During November there were 4 trips to Motuihe with a total of 91 volunteers, 25 of whom were our regular leaders and 66 adult volunteers.
The next volunteer days are: We have water taxis booked for the following dates with the main task being weeding over the summer. These are provisional dates and may change. If you are interested in joining any of these trips and are prepared to do weeding, email Fiona on firstname.lastname@example.org.
December 13, January 10, January 24, February 14, February 28, March 14, March 28.
Kiosk Volunteers Needed
Our kiosk operates from 26 December through to Waitangi weekend 6/7 February and then we try to have it open on the weekends up to Easter. Because of the transport difficulties we really prefer people to commit to a weekend, or a mid week going out on the DoC boat on the Friday and back on the DoC boat on the Monday. The accommodation is in the Woolshed. If you are new, we will try to pair you with an experienced operator. If you think you could contribute to the Motuihe project in this way please email Fiona on email@example.com.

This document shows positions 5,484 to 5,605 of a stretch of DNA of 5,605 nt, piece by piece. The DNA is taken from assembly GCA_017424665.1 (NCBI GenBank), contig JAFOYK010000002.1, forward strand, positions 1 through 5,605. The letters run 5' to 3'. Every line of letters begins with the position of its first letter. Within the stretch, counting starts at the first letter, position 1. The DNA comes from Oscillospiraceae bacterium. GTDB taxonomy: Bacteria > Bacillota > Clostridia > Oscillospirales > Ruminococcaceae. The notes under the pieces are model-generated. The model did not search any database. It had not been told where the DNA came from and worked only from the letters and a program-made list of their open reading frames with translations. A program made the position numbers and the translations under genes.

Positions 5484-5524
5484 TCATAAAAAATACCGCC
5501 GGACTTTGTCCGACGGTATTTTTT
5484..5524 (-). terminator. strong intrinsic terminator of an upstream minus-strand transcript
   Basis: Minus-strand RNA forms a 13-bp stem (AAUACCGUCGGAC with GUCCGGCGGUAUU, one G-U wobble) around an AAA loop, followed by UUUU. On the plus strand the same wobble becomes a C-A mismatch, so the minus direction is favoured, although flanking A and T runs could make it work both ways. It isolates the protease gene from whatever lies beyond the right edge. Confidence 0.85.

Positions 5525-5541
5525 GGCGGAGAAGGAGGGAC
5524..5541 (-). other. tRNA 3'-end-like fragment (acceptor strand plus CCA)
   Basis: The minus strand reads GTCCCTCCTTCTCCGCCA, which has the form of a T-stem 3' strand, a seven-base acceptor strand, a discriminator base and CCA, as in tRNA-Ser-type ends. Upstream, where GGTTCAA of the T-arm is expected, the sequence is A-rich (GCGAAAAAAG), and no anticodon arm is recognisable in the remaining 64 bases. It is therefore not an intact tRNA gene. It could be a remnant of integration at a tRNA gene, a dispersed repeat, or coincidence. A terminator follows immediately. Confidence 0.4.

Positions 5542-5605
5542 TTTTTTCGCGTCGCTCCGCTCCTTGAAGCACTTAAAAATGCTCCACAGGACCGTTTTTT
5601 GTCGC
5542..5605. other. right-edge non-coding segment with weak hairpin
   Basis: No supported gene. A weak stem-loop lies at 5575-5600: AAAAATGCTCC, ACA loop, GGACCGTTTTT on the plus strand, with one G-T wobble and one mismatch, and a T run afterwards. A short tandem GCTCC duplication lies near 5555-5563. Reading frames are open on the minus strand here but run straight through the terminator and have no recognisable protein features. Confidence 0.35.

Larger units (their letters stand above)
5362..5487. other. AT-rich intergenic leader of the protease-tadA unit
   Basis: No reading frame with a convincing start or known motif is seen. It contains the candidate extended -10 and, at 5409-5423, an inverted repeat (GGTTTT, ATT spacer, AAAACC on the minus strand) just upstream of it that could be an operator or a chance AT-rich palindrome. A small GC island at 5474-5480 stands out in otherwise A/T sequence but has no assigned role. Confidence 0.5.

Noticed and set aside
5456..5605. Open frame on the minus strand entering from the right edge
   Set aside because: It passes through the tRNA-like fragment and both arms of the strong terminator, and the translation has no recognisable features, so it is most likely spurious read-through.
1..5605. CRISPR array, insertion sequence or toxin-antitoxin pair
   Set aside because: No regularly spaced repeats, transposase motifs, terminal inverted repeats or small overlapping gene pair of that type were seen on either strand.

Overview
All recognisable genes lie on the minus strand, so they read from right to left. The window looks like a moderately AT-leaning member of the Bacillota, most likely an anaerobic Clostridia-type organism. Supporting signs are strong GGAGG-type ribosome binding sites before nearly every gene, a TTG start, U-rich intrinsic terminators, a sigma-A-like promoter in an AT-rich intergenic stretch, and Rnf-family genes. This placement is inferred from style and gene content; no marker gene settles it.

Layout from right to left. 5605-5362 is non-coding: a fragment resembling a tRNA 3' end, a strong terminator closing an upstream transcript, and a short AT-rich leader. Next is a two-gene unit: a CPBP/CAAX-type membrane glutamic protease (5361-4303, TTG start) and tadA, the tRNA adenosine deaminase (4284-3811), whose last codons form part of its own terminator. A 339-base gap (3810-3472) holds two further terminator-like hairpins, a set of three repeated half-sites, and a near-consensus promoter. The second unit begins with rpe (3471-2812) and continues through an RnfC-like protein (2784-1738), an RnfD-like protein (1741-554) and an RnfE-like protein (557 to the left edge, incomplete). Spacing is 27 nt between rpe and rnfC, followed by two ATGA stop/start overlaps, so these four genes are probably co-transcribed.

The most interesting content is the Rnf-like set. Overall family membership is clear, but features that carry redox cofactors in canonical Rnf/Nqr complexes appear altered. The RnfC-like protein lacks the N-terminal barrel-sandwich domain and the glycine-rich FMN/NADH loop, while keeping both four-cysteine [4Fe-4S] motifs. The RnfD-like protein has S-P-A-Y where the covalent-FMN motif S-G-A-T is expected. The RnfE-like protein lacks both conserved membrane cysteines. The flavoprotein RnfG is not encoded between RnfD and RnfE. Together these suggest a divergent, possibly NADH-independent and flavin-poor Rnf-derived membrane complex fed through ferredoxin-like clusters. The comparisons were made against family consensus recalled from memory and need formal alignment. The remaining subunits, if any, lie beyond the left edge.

Sea Shuttles have a new boat
Steve Latham of Auckland Sea Shuttles has doubled his fleet by investing in a second boat. Wairua is an aluminium catamaran and can do 30 knots. We went from Okahu Bay to the block on Motuihe in 20 minutes! Whether you travel in the smaller boat or the new boat the fare for volunteers will remain the same. $25 return.
Action at the pond
The paradise ducks have managed to protect their 3 ducklings from the black backed gulls, pukekos and hawks. The ducklings have grown considerably in the last 2 months. In the background is the water lily like plant that grows on the pond. It now has lovely white delicate flowers. Anyone know the name of this plant? Is it a problem plant?
Motuihe Trust Chairman’s Annual Report (summary)
For year ending 30 June 2020